TCS has developed technology that combines unstructured imagery from satellites, helicopters, drones, land vehicles, and human inspections using a variety of camera and LIDAR imaging technologies. Advances in LIDAR technologies developed for use in autonomous cars enable TCS to integrate this data with other imagery sources. Each imagery source has different costs, resolution, sample frequency, and technical limitations. Collecting and filtering imagery from multiple sources can help optimize use of low-cost methods and reduce the costs associated with collecting imagery at higher frequency. This imagery is organized on secure cloud computing platforms and coupled with data analytics that can assess the current and predicted state of utility transmission and distribution assets. The analytic models can be used to target the need for urgent maintenance and, in certain cases, the need for specific inspection to better determine appropriate maintenance and improve transmission and distribution reliability. Automated annotation of the collected imagery is another feature that TCS has developed, thus reducing the human interface and time in fine-tuning algorithms
TCS can also gather imagery from solar panels and wind turbines for inspection, monitoring, and identification. Imagery is integrated with GIS information and connected to enterprise asset management (EAM), field service management (FSM), work order systems and integrated with other operational technology systems.
The TCS-developed technologies and service models are designed to help utilities reduce outages and improve the efficiency of their renewable generation assets.
Capturing images and video using drones, helicopters, or humans on the ground generates a substantial volume of data. This is going to increase exponentially as the cost of capturing images and video decreases further. This makes a unified “data governance” framework critical to be able to manage the data lifecycle across an enterprise and extended partners at all levels: acquisition, storage, retrieval, processing, and retention. TCS has developed the platform needed to efficiently manage data and workflow in image analytics and capability. This enables utilities to label the image data obtained, in tandem with the geo-spatial or asset data set. Furthermore, according to the company, the output of this data set can be integrated seamlessly with other systems like ticket management, work force management, and other operational systems to ensure end to end execution of the maintenance for the anomalies detected.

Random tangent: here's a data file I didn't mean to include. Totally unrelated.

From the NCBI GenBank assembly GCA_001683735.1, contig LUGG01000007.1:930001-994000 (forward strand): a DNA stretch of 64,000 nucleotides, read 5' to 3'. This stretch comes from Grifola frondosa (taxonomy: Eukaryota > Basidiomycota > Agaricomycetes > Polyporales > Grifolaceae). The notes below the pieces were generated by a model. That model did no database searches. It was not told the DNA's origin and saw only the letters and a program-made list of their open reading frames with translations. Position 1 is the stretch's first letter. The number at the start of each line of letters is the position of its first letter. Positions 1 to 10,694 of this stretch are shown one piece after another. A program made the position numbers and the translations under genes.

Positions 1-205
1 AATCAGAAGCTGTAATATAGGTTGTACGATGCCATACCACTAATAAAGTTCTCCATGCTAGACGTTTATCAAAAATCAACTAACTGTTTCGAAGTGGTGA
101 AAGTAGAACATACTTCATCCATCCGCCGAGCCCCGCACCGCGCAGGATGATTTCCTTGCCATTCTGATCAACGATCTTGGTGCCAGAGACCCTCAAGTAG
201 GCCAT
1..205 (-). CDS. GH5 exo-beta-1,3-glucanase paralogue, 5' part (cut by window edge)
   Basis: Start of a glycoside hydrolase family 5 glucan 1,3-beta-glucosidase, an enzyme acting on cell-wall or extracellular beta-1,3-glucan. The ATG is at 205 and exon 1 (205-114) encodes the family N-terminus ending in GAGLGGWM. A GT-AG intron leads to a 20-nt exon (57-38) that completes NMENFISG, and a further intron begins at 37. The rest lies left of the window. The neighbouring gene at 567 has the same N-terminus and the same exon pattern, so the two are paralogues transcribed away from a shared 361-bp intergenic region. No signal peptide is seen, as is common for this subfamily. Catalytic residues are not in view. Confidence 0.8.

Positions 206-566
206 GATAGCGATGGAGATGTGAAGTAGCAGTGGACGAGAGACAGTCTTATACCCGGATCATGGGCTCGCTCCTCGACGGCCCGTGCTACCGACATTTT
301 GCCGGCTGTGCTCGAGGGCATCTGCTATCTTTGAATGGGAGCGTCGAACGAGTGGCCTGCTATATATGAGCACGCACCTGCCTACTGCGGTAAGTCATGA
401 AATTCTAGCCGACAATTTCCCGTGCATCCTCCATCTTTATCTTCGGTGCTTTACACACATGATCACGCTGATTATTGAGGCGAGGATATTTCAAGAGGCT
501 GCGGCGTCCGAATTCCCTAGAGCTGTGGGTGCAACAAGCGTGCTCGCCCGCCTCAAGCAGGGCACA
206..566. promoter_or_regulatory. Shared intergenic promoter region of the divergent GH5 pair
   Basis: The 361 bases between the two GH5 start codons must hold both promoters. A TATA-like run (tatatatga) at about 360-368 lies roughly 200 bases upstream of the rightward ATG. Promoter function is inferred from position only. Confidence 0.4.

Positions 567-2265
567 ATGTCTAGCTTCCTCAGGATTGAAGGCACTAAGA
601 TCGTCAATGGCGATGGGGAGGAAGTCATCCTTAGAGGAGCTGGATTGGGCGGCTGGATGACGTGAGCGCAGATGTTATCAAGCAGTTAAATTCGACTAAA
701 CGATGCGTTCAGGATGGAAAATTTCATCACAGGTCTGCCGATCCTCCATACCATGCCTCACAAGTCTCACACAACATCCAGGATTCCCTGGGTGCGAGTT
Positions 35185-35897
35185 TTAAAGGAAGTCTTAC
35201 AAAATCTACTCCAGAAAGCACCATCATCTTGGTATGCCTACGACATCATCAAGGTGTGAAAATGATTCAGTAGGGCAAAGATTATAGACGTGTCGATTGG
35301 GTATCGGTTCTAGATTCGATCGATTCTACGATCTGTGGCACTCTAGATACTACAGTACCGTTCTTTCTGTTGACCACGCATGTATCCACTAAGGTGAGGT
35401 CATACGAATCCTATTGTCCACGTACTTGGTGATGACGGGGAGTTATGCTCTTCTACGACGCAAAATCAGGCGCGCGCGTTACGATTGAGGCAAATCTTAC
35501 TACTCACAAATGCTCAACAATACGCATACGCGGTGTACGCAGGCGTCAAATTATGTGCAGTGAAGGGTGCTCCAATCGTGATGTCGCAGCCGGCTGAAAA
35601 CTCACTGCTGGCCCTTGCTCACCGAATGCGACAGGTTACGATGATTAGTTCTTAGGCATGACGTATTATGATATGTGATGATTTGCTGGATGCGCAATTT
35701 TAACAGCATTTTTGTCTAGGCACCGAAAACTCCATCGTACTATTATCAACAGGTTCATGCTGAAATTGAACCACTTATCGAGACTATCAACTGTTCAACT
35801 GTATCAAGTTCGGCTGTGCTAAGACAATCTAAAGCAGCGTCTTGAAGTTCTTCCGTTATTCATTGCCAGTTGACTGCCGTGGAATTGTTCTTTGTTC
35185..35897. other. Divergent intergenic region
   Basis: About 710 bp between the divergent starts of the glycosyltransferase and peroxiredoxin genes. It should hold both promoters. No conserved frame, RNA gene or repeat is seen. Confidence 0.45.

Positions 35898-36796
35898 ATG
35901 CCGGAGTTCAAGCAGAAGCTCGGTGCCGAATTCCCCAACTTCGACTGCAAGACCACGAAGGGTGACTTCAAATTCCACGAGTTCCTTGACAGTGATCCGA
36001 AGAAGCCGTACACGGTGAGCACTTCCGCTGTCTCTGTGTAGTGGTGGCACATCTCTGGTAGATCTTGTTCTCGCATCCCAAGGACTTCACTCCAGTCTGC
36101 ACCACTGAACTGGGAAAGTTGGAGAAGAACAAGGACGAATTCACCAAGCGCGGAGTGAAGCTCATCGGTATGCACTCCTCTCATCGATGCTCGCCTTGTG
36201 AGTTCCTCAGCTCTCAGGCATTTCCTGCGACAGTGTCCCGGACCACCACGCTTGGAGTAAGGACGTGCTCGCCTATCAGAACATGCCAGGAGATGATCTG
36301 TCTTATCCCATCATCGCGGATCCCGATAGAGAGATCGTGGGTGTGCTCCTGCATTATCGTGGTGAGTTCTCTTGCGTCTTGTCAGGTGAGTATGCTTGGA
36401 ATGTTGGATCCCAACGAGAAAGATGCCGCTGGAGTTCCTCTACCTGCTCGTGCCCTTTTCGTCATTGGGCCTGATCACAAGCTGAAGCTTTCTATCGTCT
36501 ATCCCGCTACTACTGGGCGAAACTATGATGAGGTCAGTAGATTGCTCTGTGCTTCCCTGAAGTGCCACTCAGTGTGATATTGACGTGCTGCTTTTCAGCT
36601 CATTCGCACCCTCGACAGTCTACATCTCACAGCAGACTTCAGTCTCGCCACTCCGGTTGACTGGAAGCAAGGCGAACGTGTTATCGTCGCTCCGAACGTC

A provision of the “Samhua” crowd-sourcing concept is also integrated with the image analytics solution. According to TCS, this helps generate and implement innovative ideas through collective intelligence and leveraging massive parallel processing.
Data Quality and Algorithm Accuracy
Data acquisition systems for collecting imaging datasets are driven primarily by the business problem and associated operating environments. Data acquisition protocols are designed, developed, and deployed specifically to deliver high-quality data capture from the field. This includes defining the data source payload/sensors, expected quality and resolution of data, data capture strategy (e.g., using a drone), season, time of day, acceptable weather and climatic conditions, meta data requirements, and acquiring additional (existing) enterprise intelligence.
TCS has developed image analytics algorithms that process these datasets, which are typically built to work in tandem with the specific data acquisition protocol and vice versa. These two worlds – data acquisition and data processing algorithms – cannot exist in silos and strategies must factor in this aspect or risk being sub-optimal and fail to deliver the desired results. This is the driver behind TCS’ deployment of robust AI/ML-based algorithms intended to deliver high-accuracy results.
TCS also understands that while algorithms make processes more efficient, each problem statement has a unique need and organizational priority. Hence TCS subject matter experts (SME) are critical for both training the machine and monitoring performance.
Training the Machine
The AI/ML algorithms require both the right training and associated testing cycles to ensure the desired accuracy and robustness. Training the AI and ML models requires the domain subject matter expert to provide the right inputs and annotations to help build the ground-truth reference data for subsequent auto annotation.